(text from today’s homily from the Grace Independent Eucharist service on Http://blogtalkradio.com/grace-independent)
Springtime brings about a kind of openness and yearning for intimacy that is partially a revolt against the barren coldness of winter and partially a memory of the harvest cycle.
Within the memory of our human history, which we all carry within us as part of the universal unconscious, is the idea that in spring, with the ground’s thaw, it is time to plant and grow new things.
Things that will feed us, sustain us, and prepare us to survive again the winter that will eventually come.
This is a part of the cycle of life that we are members of. This cycle, this pattern is written within our bones and since man first began teaching man about what Gods or wisemen had to say about life, it has always included teachings about how to plant seeds, how to nurture new growth, and how to harvest the plant as it ripens.
This cycle of growth has also been used as metaphor to teach us about our relationships – to our family, our intimate partners, our work partners and our friends.
Understanding the nature of friendship is something that has become clouded over the past few decades as our social understanding of what it means to be supportive of someone, and what it means to receive support from someone have become polluted and negated
A part of this has come from the change in our perception of the speed in which friendships occur. These days we call people we know nothing about, but share some common points of interests or superficial likes and dislikes – “friend.”
We have become reliant on the behavior of such people when we are in our time of need to show us if they are truly supportive and a friend of quality, or merely a fair weather friend. We have become reliant on the negative to reveal the quality of our intimacies.
But good friends are revealed to us when things are going well also. We have just accepted the myth that we are incapable of seeing their true nature and presence in our lives. Our expectation now, of friendship, is that it is suspect until the bad happens and that attitude does nothing to encourage the nurturance of the seed of acquaintance to the bloom of friendship. That expectation poisons relationships because it casts them under the shadow of the expectation of “waiting for the other shoe to fall.”
And more people than you think can excel at being there for you when the chips are down because they only know how to act and respond and feel under the extremes of duress.
People like that will need you to be in need in order to sustain a friendship.
It is also common these days for so-called friendships to bloom out of the familiarity of dysfunction. The draw towards each other, the immediate sense of kinship stems from an intuitive recognition that this person contains the same as you have always known and will not challenge you to grow, they will sustain you in staying the same, they feel safe because you already know what to expect from them.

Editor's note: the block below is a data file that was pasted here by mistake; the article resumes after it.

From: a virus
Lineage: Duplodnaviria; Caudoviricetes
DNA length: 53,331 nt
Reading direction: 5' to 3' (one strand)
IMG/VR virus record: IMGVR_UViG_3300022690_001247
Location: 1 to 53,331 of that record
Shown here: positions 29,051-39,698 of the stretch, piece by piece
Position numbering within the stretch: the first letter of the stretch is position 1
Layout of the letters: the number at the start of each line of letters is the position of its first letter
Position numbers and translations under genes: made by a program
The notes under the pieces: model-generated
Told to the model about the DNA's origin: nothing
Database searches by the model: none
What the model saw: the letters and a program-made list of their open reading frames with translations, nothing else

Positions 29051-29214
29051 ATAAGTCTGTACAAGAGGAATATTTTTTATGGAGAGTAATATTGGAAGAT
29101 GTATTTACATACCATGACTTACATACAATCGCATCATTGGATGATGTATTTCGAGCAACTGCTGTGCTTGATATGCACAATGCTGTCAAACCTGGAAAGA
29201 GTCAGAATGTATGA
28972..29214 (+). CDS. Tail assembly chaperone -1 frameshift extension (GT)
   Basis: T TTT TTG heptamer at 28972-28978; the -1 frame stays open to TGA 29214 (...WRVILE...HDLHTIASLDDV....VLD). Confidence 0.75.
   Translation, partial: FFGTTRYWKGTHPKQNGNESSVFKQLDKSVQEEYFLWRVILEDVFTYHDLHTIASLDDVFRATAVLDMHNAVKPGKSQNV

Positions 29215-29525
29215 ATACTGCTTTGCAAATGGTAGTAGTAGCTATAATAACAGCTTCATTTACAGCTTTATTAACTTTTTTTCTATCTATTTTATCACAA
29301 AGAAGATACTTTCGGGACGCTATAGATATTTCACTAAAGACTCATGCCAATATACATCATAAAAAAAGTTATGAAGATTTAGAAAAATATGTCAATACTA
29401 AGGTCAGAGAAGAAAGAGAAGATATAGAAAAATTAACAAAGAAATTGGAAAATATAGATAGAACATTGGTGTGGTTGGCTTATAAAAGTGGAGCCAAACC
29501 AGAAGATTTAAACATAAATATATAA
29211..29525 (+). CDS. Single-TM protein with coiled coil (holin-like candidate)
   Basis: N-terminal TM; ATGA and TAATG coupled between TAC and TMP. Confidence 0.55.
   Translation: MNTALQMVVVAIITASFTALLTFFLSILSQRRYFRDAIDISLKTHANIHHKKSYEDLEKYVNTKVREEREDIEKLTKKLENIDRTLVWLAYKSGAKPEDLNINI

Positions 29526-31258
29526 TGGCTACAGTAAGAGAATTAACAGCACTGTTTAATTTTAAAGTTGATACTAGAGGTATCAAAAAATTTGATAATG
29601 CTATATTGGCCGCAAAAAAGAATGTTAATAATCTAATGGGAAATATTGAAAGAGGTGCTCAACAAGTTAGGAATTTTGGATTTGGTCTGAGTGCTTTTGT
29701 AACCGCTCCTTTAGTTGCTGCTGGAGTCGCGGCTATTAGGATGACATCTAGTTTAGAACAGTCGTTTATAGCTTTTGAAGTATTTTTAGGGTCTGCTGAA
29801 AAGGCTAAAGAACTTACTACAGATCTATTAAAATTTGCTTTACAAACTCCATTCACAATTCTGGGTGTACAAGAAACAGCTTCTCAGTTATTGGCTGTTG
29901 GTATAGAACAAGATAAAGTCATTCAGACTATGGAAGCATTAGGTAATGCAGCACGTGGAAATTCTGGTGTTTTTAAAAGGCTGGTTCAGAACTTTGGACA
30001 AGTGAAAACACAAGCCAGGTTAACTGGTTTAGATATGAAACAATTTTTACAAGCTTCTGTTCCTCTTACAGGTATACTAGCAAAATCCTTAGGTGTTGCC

Yet how they do it may appear different then the patterns you are trying to escape and you believe, until reality hits with a hard speed, that this is a good friend with your best interests in mind.
There are two hallmarks of a good and true friendship, and these apply whether we are talking about two people or two nations.
The first hallmark is that the person is willing to take responsibility for themselves and to choose to act for themselves. In this day and age we forget the latter half of that sentence, the taking action part, and believe that just the verbal statement of responsibility is enough. It is not, it is the equivalent of saying “I’m sorry” for something you have done and then doing it again because you believe that in the saying of “I am sorry” the slate has been wiped clean and the wounds healed. Taking responsibility requires emotional and mental acknowledgement and physical, emotional and mental action to change so that whatever it was does not happen again. Or, conversely, that if it was a good thing that happened, to be able to do it again.
The second hallmark of a friend is that they are willing to lose the friendship.
By that, I mean that a friend holds two things to be of importance at all times – the preservation of the integrity of their friend, and the preservation of their own integrity.
A good friend is willing to challenge you when they think you are harming yourself or your integrity. They offer sympathy and commiseration but they do not validate self-destruction. Neither will they offer themselves as sacrifice to your choice of self-destruction.
A good friend reminds you of all that you are capable of and helps you to not only remember that in bad times, but helps to build on it in good times.
Consider your life.
In gathering the new and the different to your life, in choosing new flowers and fruits to plant in your spring so you may grow beyond harmful patterns and toxic relationships, are you careful not to pick the same thing as before?
Do your relationships make you and the other person feel good and strong; or are they rooted in one of you always being in need?
Can you sit in silence, without doing anything, and feel the rightness of presence between the two of you?
For before we have words, we have our wordless and emotional intuition, we have the gift of children, that of knowing from within our bodies, what it right and just, what is strong and lasting, what is of peace.
It is the knowledge of the adult body that confuses lust with love, desire with justice, and need for peace.
Consider carefully your relationships, for they are the language through which we speak to the world of the consideration we have for our lives.
Choose to weed and tend your gardens so that good things grow, choose to respect your integrity just as much as you respect an other’s and from this, all good relationships will grow.
In Christ’s name,